DBA Tips Archive for Oracle

  


Setting Oracle environment variables in UNIX

by Jeff Hunter, Sr. Database Administrator

The following are a few of the basic ORACLE environment variables that can be set by the DBA. For more environment variables, please refer to the reference guides.

To check the value of these environment variables enter:

env | grep -e ORA -e TNS

Oracle Environment Variables
ORACLE_BASE

Specifies the base of the Oracle directory structure for Optimal Flexible Architecture (OFA) compliant database software installations.

Example:

ORACLE_BASE=/u01/app/oracle

ORACLE_HOME

Specifies the directory containing the Oracle Database software. ORACLE_HOME is typically found beneath ORACLE_BASE in the directory tree. This variable is used to find executable programs and message files.

Example:

ORACLE_HOME=$ORACLE_BASE/product/11.2.0/dbhome_1

ORACLE_SID

Specifies the Oracle system identifier (SID) for the Oracle instance running on the current node. In an Oracle RAC configuration, each node must have a unique ORACLE_SID. (i.e. racdb1, racdb2,...)

Example:

ORACLE_SID=racdb1

LD_LIBRARY_PATH

Specifies the list of directories that the shared library loader searches to locate shared object libraries at runtime.

Example:

LD_LIBRARY_PATH=$LD_LIBRARY_PATH:$ORACLE_HOME/lib

PATH

Used by the shell to locate executable programs; must include the $ORACLE_HOME/bin directory.

Example:

PATH=$PATH:$ORACLE_HOME/bin

TEMP, TMP, and TMPDIR

Specify the default directories for temporary files; if set, tools that create temporary files create them in one of these directories.

Example:

TEMP=/tmp
TMPDIR=/tmp

ORACLE_PATH

Specifies the search path for files used by Oracle applications such as SQL*Plus. If the full path to the file is not specified, or if the file is not in the current directory, the Oracle application uses ORACLE_PATH to locate the file. This variable is used by SQL*Plus, Forms and Menu.

Example:

ORACLE_PATH=.:$ORACLE_BASE/dba_scripts/sql

SQLPATH

Specifies the directory or list of directories that SQL*Plus searches for a login.sql file.

Example:

SQLPATH=.:$ORACLE_BASE/dba_scripts/sql

ORACLE_TERM

Defines a terminal definition. If not set, it defaults to the value of your TERM environment variable. Used by all character mode products.

Example:

ORACLE_TERM=xterm

NLS_DATE_FORMAT

Specifies the default date format to use with the TO_CHAR and TO_DATE functions. The default value of this parameter is determined by NLS_TERRITORY. The value of this parameter can be any valid date format mask, and the value must be surrounded by double quotation marks. For example (NLS_DATE_FORMAT = "MM/DD/YYYY")

Example:

NLS_DATE_FORMAT="DD-MON-YYYY HH24:MI:SS"

TNS_ADMIN

Specifies the directory containing the Oracle Net Services configuration files like listener.ora, tnsnames.ora, and sqlnet.ora.

Example:

TNS_ADMIN=$ORACLE_HOME/network/admin

ORA_NLS11

Specifies the directory where the language, territory, character set, and linguistic definition files are stored.

Example (11g):

ORA_NLS11=$ORACLE_HOME/nls/data
Example (10g):
ORA_NLS10=$ORACLE_HOME/nls/data
Example (8, 8i and 9i):
ORA_NLS33=$ORACLE_HOME/ocommon/nls/admin/data
Example (7.3.x):
ORA_NLS32=$ORACLE_HOME/ocommon/nls/admin/data
Example (7.2.x):
ORA_NLS=$ORACLE_HOME/ocommon/nls/admin/data

ORA_TZFILE

Specifies the full path and file name of the time zone file. You must set this environment variable if you want to use the small time zone file ($ORACLE_HOME/oracore/zoneinfo/timezone.dat) for data in the database. Oracle Database 10g uses the large time zone file by default ($ORACLE_HOME/oracore/zoneinfo/timezlrg.dat). This file contains information on more time zones than the small time zone file.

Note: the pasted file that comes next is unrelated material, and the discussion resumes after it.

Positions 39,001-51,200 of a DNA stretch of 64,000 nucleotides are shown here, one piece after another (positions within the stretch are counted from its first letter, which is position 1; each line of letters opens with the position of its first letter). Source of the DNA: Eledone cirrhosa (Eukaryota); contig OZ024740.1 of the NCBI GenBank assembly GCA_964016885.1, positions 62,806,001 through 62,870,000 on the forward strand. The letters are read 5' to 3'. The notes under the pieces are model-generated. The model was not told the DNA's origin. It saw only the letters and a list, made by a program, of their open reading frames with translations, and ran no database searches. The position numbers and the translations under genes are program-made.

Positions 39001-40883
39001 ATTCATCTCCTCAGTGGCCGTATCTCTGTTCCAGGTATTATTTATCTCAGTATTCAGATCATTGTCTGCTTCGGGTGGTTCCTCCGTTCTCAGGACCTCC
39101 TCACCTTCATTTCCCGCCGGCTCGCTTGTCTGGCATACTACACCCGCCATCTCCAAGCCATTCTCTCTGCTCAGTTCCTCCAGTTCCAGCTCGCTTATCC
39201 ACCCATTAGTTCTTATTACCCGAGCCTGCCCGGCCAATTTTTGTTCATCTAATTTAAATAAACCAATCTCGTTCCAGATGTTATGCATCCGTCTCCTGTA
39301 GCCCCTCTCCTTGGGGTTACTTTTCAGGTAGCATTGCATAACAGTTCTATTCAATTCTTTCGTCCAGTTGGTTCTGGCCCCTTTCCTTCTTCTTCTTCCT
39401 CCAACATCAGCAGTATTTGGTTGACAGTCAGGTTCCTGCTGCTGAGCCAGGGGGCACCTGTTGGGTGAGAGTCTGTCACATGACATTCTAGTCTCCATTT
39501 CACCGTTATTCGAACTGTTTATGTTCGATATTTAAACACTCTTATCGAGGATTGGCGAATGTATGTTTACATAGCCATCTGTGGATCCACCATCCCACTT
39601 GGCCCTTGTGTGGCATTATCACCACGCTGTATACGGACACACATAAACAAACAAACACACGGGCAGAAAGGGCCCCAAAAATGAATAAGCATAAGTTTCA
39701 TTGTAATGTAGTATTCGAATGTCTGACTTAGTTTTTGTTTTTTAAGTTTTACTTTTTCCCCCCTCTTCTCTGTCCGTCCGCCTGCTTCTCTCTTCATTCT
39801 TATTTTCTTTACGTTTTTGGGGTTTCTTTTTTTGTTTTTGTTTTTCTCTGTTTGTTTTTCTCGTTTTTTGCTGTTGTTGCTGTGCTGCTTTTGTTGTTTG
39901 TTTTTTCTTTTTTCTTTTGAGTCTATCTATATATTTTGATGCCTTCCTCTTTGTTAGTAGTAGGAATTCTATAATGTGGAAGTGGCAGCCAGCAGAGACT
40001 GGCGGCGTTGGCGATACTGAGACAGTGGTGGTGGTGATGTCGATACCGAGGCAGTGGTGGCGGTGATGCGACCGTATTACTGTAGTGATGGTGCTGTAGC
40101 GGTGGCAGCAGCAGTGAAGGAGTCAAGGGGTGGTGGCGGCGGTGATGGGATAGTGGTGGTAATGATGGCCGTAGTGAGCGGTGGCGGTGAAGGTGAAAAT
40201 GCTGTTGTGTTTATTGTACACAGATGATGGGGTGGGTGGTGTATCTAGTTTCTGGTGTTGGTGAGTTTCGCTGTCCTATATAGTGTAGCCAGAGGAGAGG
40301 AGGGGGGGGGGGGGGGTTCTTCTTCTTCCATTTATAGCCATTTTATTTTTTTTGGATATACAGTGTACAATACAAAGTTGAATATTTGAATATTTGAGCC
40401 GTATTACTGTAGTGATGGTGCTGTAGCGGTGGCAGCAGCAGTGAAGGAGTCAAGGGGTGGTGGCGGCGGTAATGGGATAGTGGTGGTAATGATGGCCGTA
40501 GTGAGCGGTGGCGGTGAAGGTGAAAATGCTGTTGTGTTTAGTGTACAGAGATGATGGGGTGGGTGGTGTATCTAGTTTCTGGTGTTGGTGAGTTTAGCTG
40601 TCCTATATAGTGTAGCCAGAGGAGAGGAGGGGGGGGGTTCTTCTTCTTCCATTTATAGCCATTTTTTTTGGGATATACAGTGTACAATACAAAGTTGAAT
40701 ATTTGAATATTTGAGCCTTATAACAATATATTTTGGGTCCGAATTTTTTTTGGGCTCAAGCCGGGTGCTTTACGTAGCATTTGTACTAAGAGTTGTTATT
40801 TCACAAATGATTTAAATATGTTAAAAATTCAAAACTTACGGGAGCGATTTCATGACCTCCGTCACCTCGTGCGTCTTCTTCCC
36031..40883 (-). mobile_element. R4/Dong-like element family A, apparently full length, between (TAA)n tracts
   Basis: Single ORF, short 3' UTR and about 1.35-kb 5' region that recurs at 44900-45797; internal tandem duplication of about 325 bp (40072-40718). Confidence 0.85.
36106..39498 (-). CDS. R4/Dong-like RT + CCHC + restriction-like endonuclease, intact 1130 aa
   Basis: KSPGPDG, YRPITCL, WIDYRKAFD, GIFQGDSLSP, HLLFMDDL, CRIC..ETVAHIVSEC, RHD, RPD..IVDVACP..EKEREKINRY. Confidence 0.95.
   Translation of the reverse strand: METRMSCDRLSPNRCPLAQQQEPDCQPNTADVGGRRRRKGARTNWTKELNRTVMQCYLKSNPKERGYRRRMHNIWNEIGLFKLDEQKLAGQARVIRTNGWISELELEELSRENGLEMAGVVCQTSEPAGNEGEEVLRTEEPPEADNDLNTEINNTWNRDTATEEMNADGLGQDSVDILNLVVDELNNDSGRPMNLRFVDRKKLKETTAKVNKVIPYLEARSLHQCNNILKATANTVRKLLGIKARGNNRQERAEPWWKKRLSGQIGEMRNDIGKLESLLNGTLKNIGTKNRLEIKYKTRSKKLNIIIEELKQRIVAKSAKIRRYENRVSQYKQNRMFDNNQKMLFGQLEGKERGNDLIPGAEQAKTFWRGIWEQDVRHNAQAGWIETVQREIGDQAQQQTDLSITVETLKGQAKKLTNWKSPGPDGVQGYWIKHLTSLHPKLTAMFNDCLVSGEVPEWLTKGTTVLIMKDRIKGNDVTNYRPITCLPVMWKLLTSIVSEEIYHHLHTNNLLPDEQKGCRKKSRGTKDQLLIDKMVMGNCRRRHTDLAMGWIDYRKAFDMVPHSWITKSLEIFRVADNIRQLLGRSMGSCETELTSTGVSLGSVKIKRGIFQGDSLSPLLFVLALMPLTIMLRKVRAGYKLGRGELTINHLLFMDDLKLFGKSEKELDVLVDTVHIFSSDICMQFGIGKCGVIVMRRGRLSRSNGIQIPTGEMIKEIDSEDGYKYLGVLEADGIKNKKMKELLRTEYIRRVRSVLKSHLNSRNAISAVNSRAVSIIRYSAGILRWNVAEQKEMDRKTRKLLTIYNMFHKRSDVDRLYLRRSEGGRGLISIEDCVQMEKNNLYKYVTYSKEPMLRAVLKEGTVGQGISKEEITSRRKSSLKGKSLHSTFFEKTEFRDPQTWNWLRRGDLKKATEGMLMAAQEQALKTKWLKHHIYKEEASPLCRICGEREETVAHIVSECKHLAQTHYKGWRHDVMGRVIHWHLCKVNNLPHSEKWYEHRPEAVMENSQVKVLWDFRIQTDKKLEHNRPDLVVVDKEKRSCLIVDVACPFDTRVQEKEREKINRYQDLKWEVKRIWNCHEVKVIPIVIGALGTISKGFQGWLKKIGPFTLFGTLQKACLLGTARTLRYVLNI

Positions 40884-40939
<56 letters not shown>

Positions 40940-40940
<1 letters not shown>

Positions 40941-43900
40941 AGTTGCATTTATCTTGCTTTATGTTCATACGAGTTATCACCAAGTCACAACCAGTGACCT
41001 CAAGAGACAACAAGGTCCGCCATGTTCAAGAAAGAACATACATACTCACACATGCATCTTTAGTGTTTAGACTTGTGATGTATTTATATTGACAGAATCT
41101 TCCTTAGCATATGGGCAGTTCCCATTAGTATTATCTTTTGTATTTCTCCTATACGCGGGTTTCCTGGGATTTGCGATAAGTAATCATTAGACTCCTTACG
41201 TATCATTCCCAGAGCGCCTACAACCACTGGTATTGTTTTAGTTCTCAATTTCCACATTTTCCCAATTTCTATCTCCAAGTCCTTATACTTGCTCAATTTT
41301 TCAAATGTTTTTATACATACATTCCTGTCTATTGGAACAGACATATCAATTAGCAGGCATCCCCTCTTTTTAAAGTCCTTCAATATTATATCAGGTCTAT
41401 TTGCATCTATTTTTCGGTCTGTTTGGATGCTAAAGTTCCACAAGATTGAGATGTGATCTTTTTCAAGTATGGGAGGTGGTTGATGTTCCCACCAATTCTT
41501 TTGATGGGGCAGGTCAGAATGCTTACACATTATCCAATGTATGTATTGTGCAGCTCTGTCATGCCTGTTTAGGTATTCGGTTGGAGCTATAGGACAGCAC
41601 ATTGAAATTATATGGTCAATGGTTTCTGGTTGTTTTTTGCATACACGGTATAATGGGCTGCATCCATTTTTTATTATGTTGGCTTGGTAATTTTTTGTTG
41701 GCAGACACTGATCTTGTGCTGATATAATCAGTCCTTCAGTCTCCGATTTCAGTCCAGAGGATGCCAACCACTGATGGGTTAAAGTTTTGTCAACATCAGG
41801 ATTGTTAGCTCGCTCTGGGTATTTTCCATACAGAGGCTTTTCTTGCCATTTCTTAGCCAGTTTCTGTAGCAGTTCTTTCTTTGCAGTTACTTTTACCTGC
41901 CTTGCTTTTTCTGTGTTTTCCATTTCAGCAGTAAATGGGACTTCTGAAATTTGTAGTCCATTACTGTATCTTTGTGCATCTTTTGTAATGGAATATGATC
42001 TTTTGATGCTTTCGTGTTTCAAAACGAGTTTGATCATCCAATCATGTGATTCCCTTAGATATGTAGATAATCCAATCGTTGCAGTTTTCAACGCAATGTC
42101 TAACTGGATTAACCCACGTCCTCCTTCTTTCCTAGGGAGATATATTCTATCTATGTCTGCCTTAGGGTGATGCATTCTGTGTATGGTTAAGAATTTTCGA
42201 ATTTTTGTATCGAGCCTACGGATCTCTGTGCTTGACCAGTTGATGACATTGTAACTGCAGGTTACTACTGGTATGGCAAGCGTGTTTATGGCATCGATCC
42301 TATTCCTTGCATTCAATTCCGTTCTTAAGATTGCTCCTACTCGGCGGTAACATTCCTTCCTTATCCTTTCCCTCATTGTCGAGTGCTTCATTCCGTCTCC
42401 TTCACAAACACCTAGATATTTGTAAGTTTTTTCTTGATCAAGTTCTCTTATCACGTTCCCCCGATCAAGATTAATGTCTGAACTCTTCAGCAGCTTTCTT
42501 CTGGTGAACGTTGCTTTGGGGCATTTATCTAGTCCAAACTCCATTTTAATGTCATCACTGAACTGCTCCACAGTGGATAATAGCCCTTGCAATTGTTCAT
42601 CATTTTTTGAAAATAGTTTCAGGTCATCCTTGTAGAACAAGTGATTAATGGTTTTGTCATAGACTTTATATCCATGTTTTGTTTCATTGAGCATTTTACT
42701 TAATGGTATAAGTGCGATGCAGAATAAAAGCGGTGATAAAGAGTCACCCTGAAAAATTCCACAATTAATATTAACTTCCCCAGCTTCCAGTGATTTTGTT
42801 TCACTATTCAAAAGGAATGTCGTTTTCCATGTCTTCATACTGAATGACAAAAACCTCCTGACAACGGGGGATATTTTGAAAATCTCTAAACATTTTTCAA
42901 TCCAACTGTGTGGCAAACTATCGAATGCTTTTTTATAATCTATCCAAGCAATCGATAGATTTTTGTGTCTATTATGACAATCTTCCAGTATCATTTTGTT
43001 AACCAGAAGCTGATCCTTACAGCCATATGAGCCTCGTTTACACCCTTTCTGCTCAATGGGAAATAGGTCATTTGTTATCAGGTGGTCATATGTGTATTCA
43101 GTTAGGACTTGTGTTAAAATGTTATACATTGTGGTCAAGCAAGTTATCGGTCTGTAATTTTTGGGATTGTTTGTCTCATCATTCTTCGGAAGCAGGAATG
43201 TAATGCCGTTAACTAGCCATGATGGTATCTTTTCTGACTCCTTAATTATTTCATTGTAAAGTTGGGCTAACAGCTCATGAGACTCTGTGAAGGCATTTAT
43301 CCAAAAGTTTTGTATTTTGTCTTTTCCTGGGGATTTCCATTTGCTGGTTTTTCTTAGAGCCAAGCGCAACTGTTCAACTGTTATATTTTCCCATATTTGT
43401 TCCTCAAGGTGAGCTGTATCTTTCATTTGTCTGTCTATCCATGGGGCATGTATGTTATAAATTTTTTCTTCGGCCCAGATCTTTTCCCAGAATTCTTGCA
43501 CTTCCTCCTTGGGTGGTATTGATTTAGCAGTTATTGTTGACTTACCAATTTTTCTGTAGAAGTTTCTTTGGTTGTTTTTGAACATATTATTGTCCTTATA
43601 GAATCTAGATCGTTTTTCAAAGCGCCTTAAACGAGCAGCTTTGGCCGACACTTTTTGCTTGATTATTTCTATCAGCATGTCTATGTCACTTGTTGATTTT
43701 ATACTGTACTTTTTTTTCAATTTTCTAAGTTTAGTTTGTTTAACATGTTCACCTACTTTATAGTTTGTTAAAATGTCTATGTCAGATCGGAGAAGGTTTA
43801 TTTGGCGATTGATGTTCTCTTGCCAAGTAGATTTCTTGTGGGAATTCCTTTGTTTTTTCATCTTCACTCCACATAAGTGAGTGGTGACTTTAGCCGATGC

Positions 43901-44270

All databases that share information must use the same time zone file. You must stop and restart the database if you change the value of this environment variable.

Example:

ORA_TZFILE=$ORACLE_HOME/oracore/zoneinfo/timezlrg.dat

ORAENV_ASK

Controls whether the oraenv or coraenv script prompts for the value of the ORACLE_SID environment variable. If it is set to NO, the scripts do not prompt for the value of the ORACLE_SID environment variable. If it is set to any other value, or no value, the scripts prompt for a value for the ORACLE_SID environment variable.

Example:

ORAENV_ASK=NO

ORACLE_TRACE

Enables the tracing of shell scripts during an installation. If it is set to T, many Oracle shell scripts (coraenv.sh, for example) use the set -x command, which prints commands and their arguments as they are run. If it is set to any other value, or no value, the scripts do not use the set -x command.

Example:

ORACLE_TRACE=T

TWO_TASK

The TWO_TASK environment variable specifies a SQL*Net connect string for connecting to a remote machine in a client/server configuration. SQL*Net will check the value of TWO_TASK and automatically add it to your connect string.

For example the following are equivalent:

sqlplus scott/tiger@db1 

and

export TWO_TASK=db1; sqlplus scott/tiger

THREADS_FLAG

(Linux) - All the tools in the JDK use green threads as a default. To specify that native threads should be used, set the THREADS_FLAG environment variable to "native". You can revert to the use of green threads by setting THREADS_FLAG to the value "green".

Example:

THREADS_FLAG=native

UMASK

Set the default file mode creation mask (umask) to 022 to ensure that the user performing the Oracle software installation creates files with 644 permissions.

Example:

umask 022

CLASSPATH

Specifies the directory or list of directories that contain compiled Java classes.

For example the following are equivalent:

CLASSPATH=$ORACLE_HOME/JRE
CLASSPATH=${CLASSPATH}:$ORACLE_HOME/jlib
CLASSPATH=${CLASSPATH}:$ORACLE_HOME/rdbms/jlib
CLASSPATH=${CLASSPATH}:$ORACLE_HOME/network/jlib



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Last modified on
Sunday, 18-Mar-2012 22:28:29 EDT
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